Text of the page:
Induration penis plastica (IPP) or Peyronie’s disease is named after a French surgeon Francois de la Peyronie (chief surgeon to Louis XV of France from 1736) who first described it. It is an idiopathic disease of the connective tissue of the penis. It is a fibrosis located in the tunica albuginea, the fibrous membrane that covers the corpora cavernosa.
Although the real incidence of Peyronie’s disease is unknown, a higher rate of incidence has been observed in men age between 50-59. In Italy the prevalence is about 7.1% in the age group of between 50 and 69. Other factors associated with it are invasive procedures of the penis such as catheterisation and cystoscopy, diabetes with erectile dysfunction (20% of patients), low level of testosterone and Dupuytren disease (6%).
The most common hypothesis is that IPP originates from abnormal repairing processes to repeated micro-trauma to the penis, which occur typically during sexual intercourses. According to Devine et al. repeated trauma to a completely or partially erected penis during sexual intercourse could cause ‘delamination’ of the layers of the tunica albuginea, provoking the formation of fibrous scar tissue.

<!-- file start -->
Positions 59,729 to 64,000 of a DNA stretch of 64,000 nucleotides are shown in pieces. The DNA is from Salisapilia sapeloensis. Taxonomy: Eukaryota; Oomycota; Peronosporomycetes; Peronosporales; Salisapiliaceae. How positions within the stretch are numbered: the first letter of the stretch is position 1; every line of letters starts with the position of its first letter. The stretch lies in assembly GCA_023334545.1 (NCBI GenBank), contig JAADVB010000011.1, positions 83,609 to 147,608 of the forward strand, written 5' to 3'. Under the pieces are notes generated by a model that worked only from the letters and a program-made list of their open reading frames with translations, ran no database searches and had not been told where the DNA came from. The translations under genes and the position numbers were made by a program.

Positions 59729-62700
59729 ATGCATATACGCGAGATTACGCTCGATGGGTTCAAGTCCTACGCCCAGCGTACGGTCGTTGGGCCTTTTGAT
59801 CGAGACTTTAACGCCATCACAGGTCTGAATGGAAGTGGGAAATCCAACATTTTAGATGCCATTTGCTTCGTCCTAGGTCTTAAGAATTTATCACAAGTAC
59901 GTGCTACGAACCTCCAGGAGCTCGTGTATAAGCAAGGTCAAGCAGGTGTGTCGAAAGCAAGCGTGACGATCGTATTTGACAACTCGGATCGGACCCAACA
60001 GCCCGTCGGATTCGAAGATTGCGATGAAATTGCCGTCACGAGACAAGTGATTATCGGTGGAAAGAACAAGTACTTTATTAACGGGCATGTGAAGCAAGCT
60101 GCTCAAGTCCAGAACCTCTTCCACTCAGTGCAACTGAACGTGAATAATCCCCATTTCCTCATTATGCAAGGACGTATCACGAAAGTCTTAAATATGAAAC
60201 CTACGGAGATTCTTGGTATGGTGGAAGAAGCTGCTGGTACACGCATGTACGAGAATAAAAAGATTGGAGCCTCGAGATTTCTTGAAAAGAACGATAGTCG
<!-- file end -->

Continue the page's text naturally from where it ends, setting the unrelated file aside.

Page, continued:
Such delamination usually occurs at the junction of the fibres of the septum in the midline and the ventral circular layers of the tunica albuginea. Repeated trauma causes microvascular injuries with small bleeds in the inter-laminal space. After the breakdown of the clot the leftover fibrin activate fibroblasts, which in turn cause cell proliferation and inflammatory reaction. In this condition of local hypoxia reactive oxygen species (ROS) are released. They activate the Transforminggrowfactor (TGF-β1) which stimulates the proliferation of fibroblast and promotes the transformation of fibroblasts in myofibroblasts.
Fibroblast and myofibroblast are the cells that generate most collagen in the body. In the penis there are type I and type III collagen. These are genetically predetermined.